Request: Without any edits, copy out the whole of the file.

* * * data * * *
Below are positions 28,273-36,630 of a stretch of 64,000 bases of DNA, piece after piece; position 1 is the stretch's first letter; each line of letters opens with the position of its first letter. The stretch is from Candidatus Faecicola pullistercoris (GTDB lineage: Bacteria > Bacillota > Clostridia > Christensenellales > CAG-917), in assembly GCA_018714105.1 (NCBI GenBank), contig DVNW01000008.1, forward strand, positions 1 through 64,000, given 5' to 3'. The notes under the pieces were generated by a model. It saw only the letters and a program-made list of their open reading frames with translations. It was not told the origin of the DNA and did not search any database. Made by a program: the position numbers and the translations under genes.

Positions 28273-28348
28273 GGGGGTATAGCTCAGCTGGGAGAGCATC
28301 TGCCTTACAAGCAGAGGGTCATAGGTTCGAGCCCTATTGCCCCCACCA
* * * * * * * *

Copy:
Below are positions 28,273-36,630 of a stretch of 64,000 bases of DNA, piece after piece; position 1 is the stretch's first letter; each line of letters opens with the position of its first letter. The stretch is from Candidatus Faecicola pullistercoris (GTDB lineage: Bacteria > Bacillota > Clostridia > Christensenellales > CAG-917), in assembly GCA_018714105.1 (NCBI GenBank), contig DVNW01000008.1, forward strand, positions 1 through 64,000, given 5' to 3'. The notes under the pieces were generated by a model. It saw only the letters and a program-made list of their open reading frames with translations. It was not told the origin of the DNA and did not search any database. Made by a program: the position numbers and the translations under genes.

Positions 28273-28348
28273 GGGGGTATAGCTCAGCTGGGAGAGCATC
28301 TGCCTTACAAGCAGAGGGTCATAGGTTCGAGCCCTATTGCCCCCACCA